Have you performed your property’s mid-year report card? It is wise to take this opportunity to review your property’s achievement or progress toward its goals.
- Is occupancy meeting or beating projected results?
- How do the year to date expenses compare to the budget?
- How do they compare to the expense level from a year ago?
With many organizations, success is not measured in a comparison to budget, instead it’s year over year expenses, same store sales. The results of changes to revenue and expenses will determine the effect on NOI, Net Operating Income, for the property.
Has the Gross Rent Potential increased over the previous year? This would be achieved if the market rent has been increased. The impact of rent increases is lessened by the existing leases on a property. Managing lease renewals will reflect in a decreasing trend in the rent dollars tracked in a loss to lease expense area. Failure to increase rents on renewals will decrease the rent revenue on a property.
What change has affected the average or economic rent? Market rents can be increased, but if lease renewals do not result in increased rental rates or move-in concessions are increased; the average rent will have decreased from the year before.
A property could easily report a higher occupancy, but collect less rent as a result of renewal or move-in concessions.
The second category for the financial report card is an evaluation of expenses. Again, performance may be compared to budget, or previous year expenses. In most cases, apartment turnover strongly affects expenses. Establishing a goal for lease renewals, resident retention; not only creates growth in revenue, with increased rents but can decrease maintenance expenses with reduced turnover.
There are many cases where the number of occupied apartments, the occupancy percentage may exceed the previous year results, but the net operating income is less than the previous year. Understanding this dynamic is important to increase the value of the property.
Use of concessions, reduced rental rates and residents with unpaid balances all contribute to a perception of improved performance, when the actual financial results show something much different.
Economic occupancy is calculated by dividing the rent income received by the number of occupied apartment homes. Focusing on this value shows the effect of concessions on revenue.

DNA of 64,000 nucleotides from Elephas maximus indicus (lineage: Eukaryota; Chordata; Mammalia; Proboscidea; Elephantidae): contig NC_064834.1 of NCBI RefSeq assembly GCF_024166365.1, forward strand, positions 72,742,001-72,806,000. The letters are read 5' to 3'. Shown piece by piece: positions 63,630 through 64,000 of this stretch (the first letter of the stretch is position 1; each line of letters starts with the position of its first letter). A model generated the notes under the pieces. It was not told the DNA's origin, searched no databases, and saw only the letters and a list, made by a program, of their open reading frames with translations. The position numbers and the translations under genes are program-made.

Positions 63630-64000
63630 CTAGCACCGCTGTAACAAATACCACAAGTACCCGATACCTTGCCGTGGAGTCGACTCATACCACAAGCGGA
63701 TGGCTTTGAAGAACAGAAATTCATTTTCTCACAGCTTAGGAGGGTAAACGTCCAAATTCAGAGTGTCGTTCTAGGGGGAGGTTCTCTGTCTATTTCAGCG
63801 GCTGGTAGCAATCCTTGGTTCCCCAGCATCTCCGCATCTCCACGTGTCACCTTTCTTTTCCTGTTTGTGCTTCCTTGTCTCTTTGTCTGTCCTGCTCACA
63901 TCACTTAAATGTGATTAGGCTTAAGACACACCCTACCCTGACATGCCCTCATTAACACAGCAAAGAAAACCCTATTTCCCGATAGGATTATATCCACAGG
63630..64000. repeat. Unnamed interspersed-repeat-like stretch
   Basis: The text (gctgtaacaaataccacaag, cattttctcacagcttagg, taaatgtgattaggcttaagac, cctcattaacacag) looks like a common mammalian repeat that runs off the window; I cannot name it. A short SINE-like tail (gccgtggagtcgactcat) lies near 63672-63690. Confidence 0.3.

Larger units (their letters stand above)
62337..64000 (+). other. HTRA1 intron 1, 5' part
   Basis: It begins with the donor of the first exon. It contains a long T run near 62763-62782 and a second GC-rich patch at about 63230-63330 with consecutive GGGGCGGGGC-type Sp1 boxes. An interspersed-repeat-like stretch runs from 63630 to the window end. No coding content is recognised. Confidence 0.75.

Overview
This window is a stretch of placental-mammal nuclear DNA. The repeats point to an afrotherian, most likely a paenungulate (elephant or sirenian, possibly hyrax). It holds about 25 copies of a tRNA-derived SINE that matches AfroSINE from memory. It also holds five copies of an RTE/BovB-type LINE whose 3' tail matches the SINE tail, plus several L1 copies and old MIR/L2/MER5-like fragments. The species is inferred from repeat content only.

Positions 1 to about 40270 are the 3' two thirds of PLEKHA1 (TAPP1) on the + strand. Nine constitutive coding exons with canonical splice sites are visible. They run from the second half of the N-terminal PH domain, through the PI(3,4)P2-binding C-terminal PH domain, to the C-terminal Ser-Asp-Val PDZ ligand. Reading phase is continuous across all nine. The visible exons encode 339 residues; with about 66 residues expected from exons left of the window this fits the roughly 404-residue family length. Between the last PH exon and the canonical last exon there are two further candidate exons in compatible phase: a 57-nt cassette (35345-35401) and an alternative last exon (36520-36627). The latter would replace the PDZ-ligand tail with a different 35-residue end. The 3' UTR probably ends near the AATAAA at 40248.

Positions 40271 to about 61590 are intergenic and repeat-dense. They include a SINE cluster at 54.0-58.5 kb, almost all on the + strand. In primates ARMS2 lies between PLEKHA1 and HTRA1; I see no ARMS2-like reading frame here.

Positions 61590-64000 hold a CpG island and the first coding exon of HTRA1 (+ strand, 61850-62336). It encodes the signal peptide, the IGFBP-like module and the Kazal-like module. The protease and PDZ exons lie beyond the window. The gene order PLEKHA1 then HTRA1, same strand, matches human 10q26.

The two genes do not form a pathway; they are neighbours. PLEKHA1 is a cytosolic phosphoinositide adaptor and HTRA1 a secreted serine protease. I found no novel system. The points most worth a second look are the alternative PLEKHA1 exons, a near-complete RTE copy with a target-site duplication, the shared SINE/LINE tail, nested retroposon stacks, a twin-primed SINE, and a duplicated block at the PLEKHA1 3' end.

A property with 200 total apartment homes, an average market rent of $600 has a monthly gross rent potential of $120,000. If the property is fully occupied, all 200 apartment homes have signed leases; not preleases, or assigned apartments, but paying rent, keys in hand occupied apartments, with $113,893 for rental income, it reflects a 94.9% economic occupancy. This same result in revenue actually reflects an effective or economic rent of $569.
It’s important for the leasing staff and the manager to understand this concept. In terms of leasing, a prospect needs to understand the economic value. In terms of property performance, a negative change in the effective rent may impact the cash flow of the property.
Using concessions may increase occupancy, but offering reduced rental rates has a long term impact on property performance. This is an average of $31 per month per apartment; the annual impact-almost $75,000 in lost revenue.
Mid-year is a time to determine if property operations are contributing to progress for goals or how either the goals or operations should be adjusted for property success.
Lori Hammond has been in the property management business for over 30 years, after starting as a part time leasing consultant. She has worked with some tremendous industry leaders such as Oxford Management, NHP Management, AIMCO, Alliance Residential, Boston Capital, The Sterling Group, P.K. Housing and currently Management Resources Development. For more information, visit her web site at propertymanagementminutes.com. Reprinted with permission of Multifamily Insider.